Copyright 2014-2021 © GWHAT Project Contributors.
Licensed under the terms of the GNU-GPLv3
Project details and build status
GWHAT (Ground-Water Hydrograph Analysis Toolbox) is a free and open source application whose main objective is to support the interpretation of water levels measured in observation wells (hydrographs) to estimate groundwater recharge with a method combining a daily soil moisture balance and an aquifer water budget applicable to unconfined aquifers. The method is described in detail in the PhD thesis of Jean-Sébastien Gosselin available here. Application of the recharge assessment method requires a well hydrograph and weather data measured daily. A long-duration hydrograph (more than 5 years) provides more constraints on recharge assessment. Recharge is assessed for the period for which weather data are available and it is not limited to the period of available water levels. Results are produced in tabular and graphical formats.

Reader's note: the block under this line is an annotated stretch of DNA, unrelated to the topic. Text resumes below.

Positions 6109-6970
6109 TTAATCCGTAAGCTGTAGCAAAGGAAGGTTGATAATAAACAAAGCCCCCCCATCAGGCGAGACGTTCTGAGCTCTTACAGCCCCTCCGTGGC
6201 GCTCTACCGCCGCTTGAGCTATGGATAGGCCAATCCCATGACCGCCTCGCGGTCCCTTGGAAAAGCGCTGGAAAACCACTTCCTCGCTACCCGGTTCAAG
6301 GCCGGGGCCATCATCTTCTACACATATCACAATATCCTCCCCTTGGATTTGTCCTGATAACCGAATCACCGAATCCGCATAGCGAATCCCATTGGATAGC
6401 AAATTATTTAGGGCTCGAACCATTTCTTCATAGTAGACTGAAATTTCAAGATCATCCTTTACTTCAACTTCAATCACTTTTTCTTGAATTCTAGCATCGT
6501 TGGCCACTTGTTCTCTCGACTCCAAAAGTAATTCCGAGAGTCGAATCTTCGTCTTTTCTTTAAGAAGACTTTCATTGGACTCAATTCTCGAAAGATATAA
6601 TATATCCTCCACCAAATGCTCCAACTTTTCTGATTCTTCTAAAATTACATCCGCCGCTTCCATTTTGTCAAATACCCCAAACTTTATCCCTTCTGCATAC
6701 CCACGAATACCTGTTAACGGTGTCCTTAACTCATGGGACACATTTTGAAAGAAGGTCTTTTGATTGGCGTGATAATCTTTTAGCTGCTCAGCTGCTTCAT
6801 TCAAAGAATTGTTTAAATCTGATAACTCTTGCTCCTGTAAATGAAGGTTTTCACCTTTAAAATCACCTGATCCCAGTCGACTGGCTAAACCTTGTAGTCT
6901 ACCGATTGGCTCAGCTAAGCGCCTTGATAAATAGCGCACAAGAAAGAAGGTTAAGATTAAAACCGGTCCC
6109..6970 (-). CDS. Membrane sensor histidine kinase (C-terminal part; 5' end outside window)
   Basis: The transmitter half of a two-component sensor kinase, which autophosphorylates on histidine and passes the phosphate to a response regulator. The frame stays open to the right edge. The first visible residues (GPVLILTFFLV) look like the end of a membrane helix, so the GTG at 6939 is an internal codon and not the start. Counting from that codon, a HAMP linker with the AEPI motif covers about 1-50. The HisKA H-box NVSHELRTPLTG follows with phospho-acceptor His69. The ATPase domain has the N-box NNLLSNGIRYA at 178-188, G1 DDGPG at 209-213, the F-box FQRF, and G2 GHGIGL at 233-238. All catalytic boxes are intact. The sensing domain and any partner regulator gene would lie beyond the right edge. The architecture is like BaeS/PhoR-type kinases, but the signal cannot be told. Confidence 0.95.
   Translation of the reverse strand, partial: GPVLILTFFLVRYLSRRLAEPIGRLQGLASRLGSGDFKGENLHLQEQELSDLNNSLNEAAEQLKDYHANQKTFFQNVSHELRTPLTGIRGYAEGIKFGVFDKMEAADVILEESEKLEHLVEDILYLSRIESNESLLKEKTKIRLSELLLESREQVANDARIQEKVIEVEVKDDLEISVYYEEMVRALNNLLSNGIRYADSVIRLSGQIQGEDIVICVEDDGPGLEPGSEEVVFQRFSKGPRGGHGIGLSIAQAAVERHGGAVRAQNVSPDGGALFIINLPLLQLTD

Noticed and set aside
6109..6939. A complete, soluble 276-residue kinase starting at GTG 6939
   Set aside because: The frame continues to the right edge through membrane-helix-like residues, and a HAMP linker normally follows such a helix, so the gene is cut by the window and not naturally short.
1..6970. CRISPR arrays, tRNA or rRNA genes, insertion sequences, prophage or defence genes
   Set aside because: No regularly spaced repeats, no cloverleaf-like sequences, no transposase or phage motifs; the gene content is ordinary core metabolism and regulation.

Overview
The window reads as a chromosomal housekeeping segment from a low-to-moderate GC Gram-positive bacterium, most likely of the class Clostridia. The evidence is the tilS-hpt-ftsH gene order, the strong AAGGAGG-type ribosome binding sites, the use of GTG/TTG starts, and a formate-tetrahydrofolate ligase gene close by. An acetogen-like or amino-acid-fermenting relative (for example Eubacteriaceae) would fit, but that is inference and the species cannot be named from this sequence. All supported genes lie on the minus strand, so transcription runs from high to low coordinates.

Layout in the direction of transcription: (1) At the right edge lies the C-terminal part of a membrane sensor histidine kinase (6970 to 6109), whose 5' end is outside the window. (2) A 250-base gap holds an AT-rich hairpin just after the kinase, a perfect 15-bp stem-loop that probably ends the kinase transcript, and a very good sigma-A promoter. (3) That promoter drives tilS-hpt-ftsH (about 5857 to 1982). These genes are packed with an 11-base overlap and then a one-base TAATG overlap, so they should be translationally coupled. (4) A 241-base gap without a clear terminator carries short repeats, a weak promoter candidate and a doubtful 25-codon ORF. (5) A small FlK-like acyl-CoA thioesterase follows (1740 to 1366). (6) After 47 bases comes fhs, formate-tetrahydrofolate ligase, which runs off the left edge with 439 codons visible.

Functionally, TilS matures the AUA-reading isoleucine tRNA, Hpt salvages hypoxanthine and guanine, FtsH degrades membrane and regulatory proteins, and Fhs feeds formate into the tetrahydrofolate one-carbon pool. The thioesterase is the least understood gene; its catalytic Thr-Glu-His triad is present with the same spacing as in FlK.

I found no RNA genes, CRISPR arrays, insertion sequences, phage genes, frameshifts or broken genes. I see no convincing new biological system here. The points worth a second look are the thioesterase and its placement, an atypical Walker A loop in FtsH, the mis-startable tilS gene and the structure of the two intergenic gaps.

Furthermore, GWHAT includes a tool to easily calculate the barometric response function (BRF) of wells, provided that barometric and earth tide data are available along with the water level data. BRF calculations are performed with the KGS Barometric Response Function Software (KGS_BRF), which implements the method described by Butler et al. (2010). The calculated BRF can be used to determine the type of aquifer (unconfined, semi-confined, or confined) in which wells are installed (Rasmussen and Crawford, 1997, Spane, 2002) and thus provides a reliable way to identify wells that are under unconfined conditions and which can be used to assess groundwater recharge with the method implemented in GWHAT.
GWHAT is written in the Python 3 programming language and is currently maintained and developed by Jean-Sébastien Gosselin at INRS-ETE. If you encounter any problems or errors during program execution, have any questions, or have specific suggestions on how to improve GWHAT, please open an issue in our issues tracker.
Last edited: 01/04/2021